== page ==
The major relics of St. Maria Goretti visited two Brooklyn parishes in early October as part of a seven-week “Pilgrimage of Mercy” in the U.S.
Part of an effort by the Vatican Congregation of the Causes of Saints, the saint’s Pontifical Basilica and Treasures of the Church evangelization ministry, the tour is meant to prepare American Catholics for the Holy Year of Mercy, set to begin Dec. 8.
St. Maria Goretti was chosen for the tour because the Church recognizes her as a model of mercy. From prisons to parishes across the nation, the Church’s youngest saint is bringing a message of forgiveness to people of all ages and walks of life.
Several hundred people venerated the remains of the girl known as the “little saint of great mercy” at Good Shepherd Church, Marine Park, and St. Joseph Co-Cathedral, Prospect Heights, Oct. 1 and 2, respectively.
“She’s here as a friend of mercy. Ask her to pray for you and invite her into your hearts,” Father Carlos Martins, C.C., custodian of the relics and pilgrimage director, told the faithful at Good Shepherd, where the relic was available from 7 a.m. to 11:30 p.m.
“You are welcome to touch the reliquary,” he said, “because God likes to heal through relics, and touch is the way by which that healing is received.”
Over two days, many knelt and placed their hands and prayer cards to the glass-sided coffin enclosing the waxen figure of a little girl in a white dress. The saint’s skeletal remains repose within the statue.
Widely honored as the patroness of purity, Father Martins explained to those greeting St. Maria, “Her purity, as great as it was, was not her greatest virtue.
“Her purity was the fruit from a tree that was much deeper within her, and that tree is mercy,” he said. “What touches people’s hearts is the mercy she demonstrates, her identification with Jesus Christ.”
Born in 1890, Maria Goretti was the eldest child of a poor Italian farming family. When her father died, her mother went to work while Maria, cooked, cleaned and cared for five siblings. Around this time, a neighbor Alessandro Serenelli, 20, began making sexual advances toward Maria, which she resisted. Serenelli demanded her virginity and when Maria refused, he stabbed her 14 times.
She died at age 11 in 1902, and her final words were of forgiveness for Serenelli and a desire that he join her in heaven forever.
“This story would not have the happy ending that it does if Maria had not made that difficult choice that she did, had she not chosen to forgive,” Father Martins told the faithful.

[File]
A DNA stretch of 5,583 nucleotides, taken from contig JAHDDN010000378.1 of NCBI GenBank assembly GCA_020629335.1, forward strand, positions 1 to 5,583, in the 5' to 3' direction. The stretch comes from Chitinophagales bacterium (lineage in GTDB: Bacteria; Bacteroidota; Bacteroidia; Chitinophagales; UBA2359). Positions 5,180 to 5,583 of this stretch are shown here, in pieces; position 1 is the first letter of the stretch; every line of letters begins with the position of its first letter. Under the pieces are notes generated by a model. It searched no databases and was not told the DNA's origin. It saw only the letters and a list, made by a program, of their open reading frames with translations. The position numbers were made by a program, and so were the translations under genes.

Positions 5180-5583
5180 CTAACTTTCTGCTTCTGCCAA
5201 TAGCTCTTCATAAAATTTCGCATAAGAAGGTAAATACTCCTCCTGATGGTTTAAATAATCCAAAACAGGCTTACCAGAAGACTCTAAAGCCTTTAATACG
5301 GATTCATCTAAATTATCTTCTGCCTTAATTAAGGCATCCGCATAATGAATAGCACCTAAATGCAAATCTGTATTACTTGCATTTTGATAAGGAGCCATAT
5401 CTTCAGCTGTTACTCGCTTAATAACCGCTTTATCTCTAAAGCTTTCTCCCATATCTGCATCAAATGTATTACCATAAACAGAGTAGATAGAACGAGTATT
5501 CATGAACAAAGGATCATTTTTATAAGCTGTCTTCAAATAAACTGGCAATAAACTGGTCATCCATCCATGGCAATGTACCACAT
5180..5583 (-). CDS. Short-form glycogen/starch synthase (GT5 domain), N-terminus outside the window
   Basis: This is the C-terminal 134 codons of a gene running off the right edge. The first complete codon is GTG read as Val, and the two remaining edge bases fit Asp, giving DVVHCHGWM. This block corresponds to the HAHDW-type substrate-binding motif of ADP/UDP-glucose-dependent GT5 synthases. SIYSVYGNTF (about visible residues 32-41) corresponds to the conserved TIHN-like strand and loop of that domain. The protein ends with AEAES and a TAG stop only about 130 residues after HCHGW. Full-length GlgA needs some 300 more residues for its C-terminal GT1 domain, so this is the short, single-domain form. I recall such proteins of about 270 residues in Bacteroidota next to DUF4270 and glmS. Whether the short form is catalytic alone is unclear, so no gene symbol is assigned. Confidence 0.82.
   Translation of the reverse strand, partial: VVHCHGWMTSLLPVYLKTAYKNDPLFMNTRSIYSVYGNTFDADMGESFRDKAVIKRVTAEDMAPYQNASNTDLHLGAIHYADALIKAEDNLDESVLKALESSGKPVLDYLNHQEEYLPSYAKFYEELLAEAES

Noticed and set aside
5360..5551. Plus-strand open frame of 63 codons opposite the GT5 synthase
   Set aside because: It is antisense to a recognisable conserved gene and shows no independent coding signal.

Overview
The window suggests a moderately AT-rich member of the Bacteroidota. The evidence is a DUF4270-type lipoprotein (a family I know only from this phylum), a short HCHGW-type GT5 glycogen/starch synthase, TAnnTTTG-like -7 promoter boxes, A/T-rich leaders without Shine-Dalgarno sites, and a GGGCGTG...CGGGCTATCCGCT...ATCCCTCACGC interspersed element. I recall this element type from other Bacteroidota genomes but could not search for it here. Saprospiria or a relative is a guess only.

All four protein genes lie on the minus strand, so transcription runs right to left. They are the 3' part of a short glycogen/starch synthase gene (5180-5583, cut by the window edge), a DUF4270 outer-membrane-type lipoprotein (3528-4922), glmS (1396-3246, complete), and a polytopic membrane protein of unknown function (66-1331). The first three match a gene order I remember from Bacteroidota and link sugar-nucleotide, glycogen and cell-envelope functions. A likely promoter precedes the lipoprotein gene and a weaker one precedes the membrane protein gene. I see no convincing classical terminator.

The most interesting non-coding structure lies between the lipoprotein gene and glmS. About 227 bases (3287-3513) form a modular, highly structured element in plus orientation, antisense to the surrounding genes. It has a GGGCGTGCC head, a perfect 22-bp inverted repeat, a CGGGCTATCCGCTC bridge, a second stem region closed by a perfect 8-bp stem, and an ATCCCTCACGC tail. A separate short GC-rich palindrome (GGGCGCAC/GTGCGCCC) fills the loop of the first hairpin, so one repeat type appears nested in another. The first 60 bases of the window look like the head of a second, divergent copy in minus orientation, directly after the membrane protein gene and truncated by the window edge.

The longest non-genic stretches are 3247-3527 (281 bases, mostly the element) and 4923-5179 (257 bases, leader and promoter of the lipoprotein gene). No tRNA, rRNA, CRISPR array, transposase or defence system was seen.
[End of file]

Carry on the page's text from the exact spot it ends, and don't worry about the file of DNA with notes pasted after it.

Serenelli showed no remorse for killing Maria and was sentenced to 30 years in prison. While in prison, he dreamed of Maria giving him 14 lilies as a symbol of forgiveness for the 14 wounds. He had a conversion of heart and confessed his sins.
Besides Serenelli’s conversion, many miracles have been attributed to St. Maria Goretti, who was canonized on June 24, 1950.
After Serenelli’s release from prison, he asked and received forgiveness from Maria’s mother. He went on to become a Franciscan Capuchin and lived a holy life to his death in 1970.
In recognition of Serenelli’s conversion behind bars, the tour began on Sept. 20 at Sing Sing Correctional Facility in Ossining, N.Y., and will end in Tulsa, Okla., Nov. 12.
This is the first time the relics have traveled to the U.S., but for Mother Angelus, S.S.V.M., from St. Gabriel Church, East New York, seeing St. Maria was “like seeing an old friend.”
It was just the way she wanted to celebrate her birthday.
“I was looking for something special to do and when I found out about this, I said, ‘Alleluia, I’m going,’” she said.
She and three sisters from her community joined parishioners at Good Shepherd to venerate the relics and pray for the families they serve.
“We live in a difficult neighborhood. Family life is a mess,” Mother Angelus said.
“St. Maria is the most chosen saint among our girls for Confirmation. I think they want to be like her, but they don’t think they can be,” she said, wiping away tears.
John O’Brien, principal of Good Shepherd Catholic Academy, was grateful to bring the boys and girls from his school to see the relics.
“I’m thrilled they’re able to be here,” O’Brien said. “St. Maria Goretti is a great example to the children, especially as an example of forgiveness.”
He said seeking and giving forgiveness is going to be a focus of this academic year.
St. Maria’s visit was a “beautiful and enlightening experience” for Marine Park resident Doreen DeMartini, who first heard of the saint when she was a student at Bishop McDonnell H.S.
“The idea of a saint of mercy is a welcome thing in today’s world,” DeMartini said.
During the Holy Year of Mercy, she added, “I will be praying that St. Maria’s incredible act of mercy, and continued acts of mercy will rub off on me and the rest of the Church.”